What, technically speaking, is your role in the Aeon Flux film?
I’m not really involved in it. The way it works is, if you create a show for a network like MTV or Disney or whatever, you basically sign away the rights from the get-go. You do not control the property, and that goes across the board. I was talking to James Cameron when Terminator 3 was coming out, and I asked him if they came to him and asked him about it. And he said, “Oh hell no.” James fucking Cameron! They didn’t ask him what he thought of it, so no one is going to come to me and ask me about Aeon Flux. They were going to make the movie with or without me preferably without me. (Laughs). Which they did! But I’ve been lobbying the whole time to make it as an animated feature, because I thought that is what the fans would have wanted. But it’s fine. The fact that the character is being revived opens up that possibility. The attention, promotion and so forth because it’s a big Hollywood movie from a major studio starring a major actress means it will get a lot of press and visibility. And to me, I can’t really put a value on that. That’s pretty amazing. So I’m in it for the long term: I don’t see this as the movie being the definitive, final word. I’m pushing to do more with the character, and the chances of reviving Aeon Flux in some form are looking better and better.
Right. The opportunity seems to have created other opportunities; now there is a video game (right) and graphic novel coming out around the same time the film does.
Yeah, there’s a totally new graphic novel coming out from Dark Horse. And we remastered the original episodes and added a bunch of extras for the upcoming release on DVD. In some of the episodes, we re-edited and re-recorded them in such a way that better reflects the way they were supposed to be made.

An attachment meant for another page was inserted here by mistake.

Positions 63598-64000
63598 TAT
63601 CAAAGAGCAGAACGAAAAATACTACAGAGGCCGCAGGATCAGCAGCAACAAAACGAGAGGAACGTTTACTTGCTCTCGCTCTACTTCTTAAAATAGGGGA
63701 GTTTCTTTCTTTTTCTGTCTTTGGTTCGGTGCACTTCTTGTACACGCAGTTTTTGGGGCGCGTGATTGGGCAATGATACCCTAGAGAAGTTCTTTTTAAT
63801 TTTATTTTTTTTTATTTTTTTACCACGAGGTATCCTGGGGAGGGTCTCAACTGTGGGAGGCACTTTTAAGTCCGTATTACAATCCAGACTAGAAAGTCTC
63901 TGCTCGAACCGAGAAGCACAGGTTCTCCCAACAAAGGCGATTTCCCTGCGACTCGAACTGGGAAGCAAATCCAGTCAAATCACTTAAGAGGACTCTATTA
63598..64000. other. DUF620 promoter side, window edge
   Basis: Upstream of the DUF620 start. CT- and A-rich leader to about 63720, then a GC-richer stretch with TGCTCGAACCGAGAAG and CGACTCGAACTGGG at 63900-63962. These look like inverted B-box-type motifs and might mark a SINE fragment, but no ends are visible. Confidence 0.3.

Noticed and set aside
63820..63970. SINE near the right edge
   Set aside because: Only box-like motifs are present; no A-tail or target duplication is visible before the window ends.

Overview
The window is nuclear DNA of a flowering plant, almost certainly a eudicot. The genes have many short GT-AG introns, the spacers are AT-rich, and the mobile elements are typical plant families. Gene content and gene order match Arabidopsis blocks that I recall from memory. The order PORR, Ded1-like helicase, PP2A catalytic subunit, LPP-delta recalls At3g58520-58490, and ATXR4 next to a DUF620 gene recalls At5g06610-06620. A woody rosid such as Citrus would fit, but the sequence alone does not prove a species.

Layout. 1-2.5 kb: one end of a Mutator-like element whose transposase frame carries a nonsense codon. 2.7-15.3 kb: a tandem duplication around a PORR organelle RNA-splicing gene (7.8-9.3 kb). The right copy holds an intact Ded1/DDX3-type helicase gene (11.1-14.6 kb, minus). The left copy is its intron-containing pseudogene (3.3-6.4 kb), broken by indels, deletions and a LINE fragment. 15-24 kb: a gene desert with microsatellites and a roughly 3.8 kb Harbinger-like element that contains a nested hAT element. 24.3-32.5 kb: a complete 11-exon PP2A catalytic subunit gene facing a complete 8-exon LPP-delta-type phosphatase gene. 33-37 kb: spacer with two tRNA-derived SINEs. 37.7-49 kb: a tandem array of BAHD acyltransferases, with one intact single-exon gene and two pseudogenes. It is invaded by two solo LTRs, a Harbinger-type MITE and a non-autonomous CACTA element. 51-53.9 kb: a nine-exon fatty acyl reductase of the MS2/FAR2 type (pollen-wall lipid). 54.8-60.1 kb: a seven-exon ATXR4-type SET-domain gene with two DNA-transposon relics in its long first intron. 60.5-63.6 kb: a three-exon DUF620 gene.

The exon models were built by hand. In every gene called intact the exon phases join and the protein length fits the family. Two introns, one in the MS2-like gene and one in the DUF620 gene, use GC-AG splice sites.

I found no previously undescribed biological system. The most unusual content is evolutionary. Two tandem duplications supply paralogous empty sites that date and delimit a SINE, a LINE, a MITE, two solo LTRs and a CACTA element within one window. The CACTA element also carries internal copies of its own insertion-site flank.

So, in that sense, the live-action film has allowed you to revisit the material and get it back out to the public in the way you originally intended it. Correct?
Yeah, and I am talking to them. They have been very interested in pursuing another animated version. I’ve been working on the story for it, so it looks like at some point that will happen. I’m just not sure the form it’s going to take.
Do you feel that Charlize’s work with Monster and Karyn’s work with Girlfight will flesh out, pun intended, what you were trying to get at in terms of Aeon Flux‘s feminist ass-kicking? It seems, at least on paper, to have that possibility.
When someone is assigned the job of directing the film, they are the director of that film. I understand the need to be able to put your own stamp on it. I don’t begrudge Karyn for taking the character in a direction that interests her as an artist. There were some episodes from the original series that I didn’t write or direct, and I look at them and know that I would have done them differently. But you have to give that latitude to the artists who are interpreting your work, because directing is a hard job. No one is going to be able to say whether or not Karyn was the correct choice or not until they’ve seen the film. If the studio said from the outset that their intention was to reproduce the work as faithfully as possible say, the way Robert Rodriguez reproduced Sin City, which was his agenda from the beginning then I think as long as it’s done well, whether it’s exactly the same or not, there’s no issue. You have to see if the work holds up well on its own terms.
Do you have confidence that Charlize and Karyn (right) will keep, for lack of a better term, the sensual spirit of Aeon Flux‘s self-awareness and sexuality alive in a non-exploitative way? I read a post on a fan site that said part of the audience at a recent comic-con lost their virginity just watching the trailer.